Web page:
GTCI 2018: Diversity for Competitiveness
What is the GTCI?
Launched for the first time in 2013, the GTCI is a report produced on an annual basis by The Adecco Group, together with international business school INSEAD, and for 2018, Tata Communications. The Index lists countries in terms of ‘talent competitiveness’, according to a range of variables.
The report also contains the GCTCI (Global Cities Talent Competitiveness Index), which ranks cities around the world on their talent competitiveness.
Each year the report focuses on a theme relevant to talent competitiveness, giving tangible examples of good practice and where improvements can be made.
The GTCI 2018
UK and Ireland
The GTCI indexes 119 countries in total. This year’s rankings for the UK and Ireland are:
- UK: 8
- Ireland: 13
Dublin, London, Cardiff, Birmingham
The GCTCI looks at 90 cities around the globe. Cities representing the UK&I, and their rankings, are:
- Dublin (IRE): 7
- London (UK): 14
- Cardiff (UK): 36
- Birmingham (UK): 38
The Index is created by looking at 68 different variables; these are the measurements for a country’s talent competitiveness. Talent competitiveness is defined as:
‘The ability to attract, develop and retain skilled workers, to support productivity and prosperity.’
The UK ranks consistently around the top 10 for most pillars, except Vocational and Technical Skills (25th). It performs particularly well in the pillars of Global Knowledge Skills (3rd) and Enable (6th). The UK has been an attractor of talent with its good External Openness (6th), and it uses these skills to achieve top marks in Talent Impact (3rd) – in terms of entrepreneurship and innovation outcomes in a business-friendly Market Landscape (7th). This is complemented by flexible labour markets and strong talent retention.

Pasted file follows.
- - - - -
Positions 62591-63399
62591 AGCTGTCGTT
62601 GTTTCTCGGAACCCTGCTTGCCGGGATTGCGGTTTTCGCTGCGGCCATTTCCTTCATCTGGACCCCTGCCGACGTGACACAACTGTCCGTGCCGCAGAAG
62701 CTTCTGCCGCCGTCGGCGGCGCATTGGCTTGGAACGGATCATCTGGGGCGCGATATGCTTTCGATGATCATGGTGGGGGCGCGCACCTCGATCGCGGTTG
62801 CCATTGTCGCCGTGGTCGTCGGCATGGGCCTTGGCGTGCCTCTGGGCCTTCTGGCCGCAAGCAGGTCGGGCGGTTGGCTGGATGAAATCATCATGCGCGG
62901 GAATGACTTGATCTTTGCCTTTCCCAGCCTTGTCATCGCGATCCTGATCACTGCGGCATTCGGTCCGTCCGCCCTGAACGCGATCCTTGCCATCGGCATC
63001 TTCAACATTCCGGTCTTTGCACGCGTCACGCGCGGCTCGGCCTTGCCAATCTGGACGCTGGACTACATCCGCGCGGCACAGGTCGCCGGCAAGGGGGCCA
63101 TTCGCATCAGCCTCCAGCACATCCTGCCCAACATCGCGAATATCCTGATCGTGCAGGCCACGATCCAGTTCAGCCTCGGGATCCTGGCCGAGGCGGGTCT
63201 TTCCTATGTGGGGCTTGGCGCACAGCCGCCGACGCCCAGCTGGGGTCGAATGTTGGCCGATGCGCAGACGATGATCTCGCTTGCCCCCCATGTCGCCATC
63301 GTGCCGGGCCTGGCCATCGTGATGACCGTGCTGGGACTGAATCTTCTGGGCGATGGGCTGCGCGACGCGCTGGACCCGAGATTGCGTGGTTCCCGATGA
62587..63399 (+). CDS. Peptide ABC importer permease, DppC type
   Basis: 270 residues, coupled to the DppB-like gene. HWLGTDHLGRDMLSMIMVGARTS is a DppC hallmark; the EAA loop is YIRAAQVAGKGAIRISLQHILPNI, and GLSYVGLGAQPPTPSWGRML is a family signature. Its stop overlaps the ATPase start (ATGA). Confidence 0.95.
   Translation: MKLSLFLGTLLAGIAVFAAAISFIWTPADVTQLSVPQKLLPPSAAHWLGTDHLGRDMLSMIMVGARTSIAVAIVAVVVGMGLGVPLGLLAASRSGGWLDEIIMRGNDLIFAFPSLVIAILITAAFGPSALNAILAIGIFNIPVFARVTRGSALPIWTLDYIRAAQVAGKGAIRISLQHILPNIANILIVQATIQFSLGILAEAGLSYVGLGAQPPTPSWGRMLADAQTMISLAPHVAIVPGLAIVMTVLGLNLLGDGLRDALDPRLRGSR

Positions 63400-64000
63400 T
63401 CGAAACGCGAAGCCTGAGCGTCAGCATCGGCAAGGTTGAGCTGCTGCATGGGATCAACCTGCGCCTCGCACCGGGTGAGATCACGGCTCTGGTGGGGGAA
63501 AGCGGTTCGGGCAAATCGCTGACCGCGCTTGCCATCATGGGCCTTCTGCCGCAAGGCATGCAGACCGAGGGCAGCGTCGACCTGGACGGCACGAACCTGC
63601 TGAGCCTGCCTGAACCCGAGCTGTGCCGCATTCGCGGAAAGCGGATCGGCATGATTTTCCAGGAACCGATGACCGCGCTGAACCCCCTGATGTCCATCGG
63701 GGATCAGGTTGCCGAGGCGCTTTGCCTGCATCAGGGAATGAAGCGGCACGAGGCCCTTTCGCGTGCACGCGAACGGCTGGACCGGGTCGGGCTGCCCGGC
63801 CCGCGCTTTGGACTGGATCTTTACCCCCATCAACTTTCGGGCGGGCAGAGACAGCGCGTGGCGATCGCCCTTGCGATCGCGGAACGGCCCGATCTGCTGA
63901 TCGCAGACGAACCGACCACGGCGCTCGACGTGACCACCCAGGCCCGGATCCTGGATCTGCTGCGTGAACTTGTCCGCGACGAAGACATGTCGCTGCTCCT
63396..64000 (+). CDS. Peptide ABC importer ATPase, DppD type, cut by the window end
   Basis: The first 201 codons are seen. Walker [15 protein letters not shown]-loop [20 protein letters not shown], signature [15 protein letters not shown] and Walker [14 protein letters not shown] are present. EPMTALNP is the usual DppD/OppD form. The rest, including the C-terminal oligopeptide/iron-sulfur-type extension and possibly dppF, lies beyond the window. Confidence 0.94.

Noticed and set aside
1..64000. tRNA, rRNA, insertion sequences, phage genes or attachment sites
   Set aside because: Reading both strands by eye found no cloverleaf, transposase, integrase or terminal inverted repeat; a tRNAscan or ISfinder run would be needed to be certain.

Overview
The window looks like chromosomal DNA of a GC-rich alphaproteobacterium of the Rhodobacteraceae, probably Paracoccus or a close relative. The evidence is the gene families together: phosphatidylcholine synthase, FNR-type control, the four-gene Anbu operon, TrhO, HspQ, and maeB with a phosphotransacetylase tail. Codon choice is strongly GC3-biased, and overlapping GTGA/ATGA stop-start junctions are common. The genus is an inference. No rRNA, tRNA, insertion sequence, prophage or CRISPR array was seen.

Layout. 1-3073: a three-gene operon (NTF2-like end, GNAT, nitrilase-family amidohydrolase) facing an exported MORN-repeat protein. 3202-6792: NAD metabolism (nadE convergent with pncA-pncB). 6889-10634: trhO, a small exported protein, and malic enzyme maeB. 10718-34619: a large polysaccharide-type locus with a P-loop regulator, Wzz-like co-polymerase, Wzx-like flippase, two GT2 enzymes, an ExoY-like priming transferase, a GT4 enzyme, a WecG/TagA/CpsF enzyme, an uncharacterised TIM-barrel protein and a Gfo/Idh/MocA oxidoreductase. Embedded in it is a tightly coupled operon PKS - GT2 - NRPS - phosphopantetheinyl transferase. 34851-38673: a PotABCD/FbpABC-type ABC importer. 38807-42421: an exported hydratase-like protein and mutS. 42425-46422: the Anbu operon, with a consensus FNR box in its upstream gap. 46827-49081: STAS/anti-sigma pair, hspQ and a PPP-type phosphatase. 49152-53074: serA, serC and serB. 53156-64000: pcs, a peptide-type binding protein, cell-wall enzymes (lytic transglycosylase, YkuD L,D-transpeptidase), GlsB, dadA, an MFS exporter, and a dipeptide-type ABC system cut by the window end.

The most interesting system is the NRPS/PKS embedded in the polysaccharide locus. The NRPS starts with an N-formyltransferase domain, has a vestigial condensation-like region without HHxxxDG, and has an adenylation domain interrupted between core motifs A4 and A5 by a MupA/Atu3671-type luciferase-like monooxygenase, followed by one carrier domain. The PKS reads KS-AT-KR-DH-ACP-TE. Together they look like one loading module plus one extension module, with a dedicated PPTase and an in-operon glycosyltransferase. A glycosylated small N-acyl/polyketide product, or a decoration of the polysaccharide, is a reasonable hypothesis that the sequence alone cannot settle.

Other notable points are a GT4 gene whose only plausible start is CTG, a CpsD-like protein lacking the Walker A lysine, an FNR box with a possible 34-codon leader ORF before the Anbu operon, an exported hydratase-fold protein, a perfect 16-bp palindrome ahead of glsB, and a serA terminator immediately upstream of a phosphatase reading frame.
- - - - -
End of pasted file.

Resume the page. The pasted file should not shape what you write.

In contrast, the UK’s Internal Openness (18th) has room for improvement, particularly in the indicators related to gender equality.
Ireland is a top 15 country for all pillars; however only in the Attract (9th) pillar does it break into the top 10. Good talent attraction is the result of balancing good performance in both External and Internal Openness (ranked 10th and 12th respectively). Ireland is one of the best attractors of foreign business and thus it also experiences a Brain Gain (7th). Such talents come to an environment of high Social Inclusion, including a high Tolerance of Immigrants (4th). The country’s pool of Vocational and Technical Skills (14th) and Global Knowledge skills (12th) are well balanced.
Theme: Diversity for competitiveness
Diversity for competitiveness has been chosen as the theme for this year as it’s a crucial ingredient to talent competitiveness. The GTCI references that cognitive diversity has been directly linked with strong productivity (Scott Page, ‘The Difference. How the Power of Diversity Creates Better Groups, Firms, Schools, and Societies’, 2008).
The recommendations of the report are:
- Focus on mind-set rather than quotas; the best results are seen when a company has a true culture of inclusion.
- It might take longer to achieve some of the best solutions, but the results will then be long term.
- Change needs to start at primary school age, and strong role models and case studies are needed to drive that change.
To achieve innovation and prosperity, diversity and inclusion is what’s needed to remain competitive and evolve. Companies, governments and civil society all play a part in creating a culture of diversity.
In the UK, internal openness, and in particular, gender equality, did not rank highly. These are areas that we need to keep a close eye on so we don’t lose the advantages that diversity can offer us.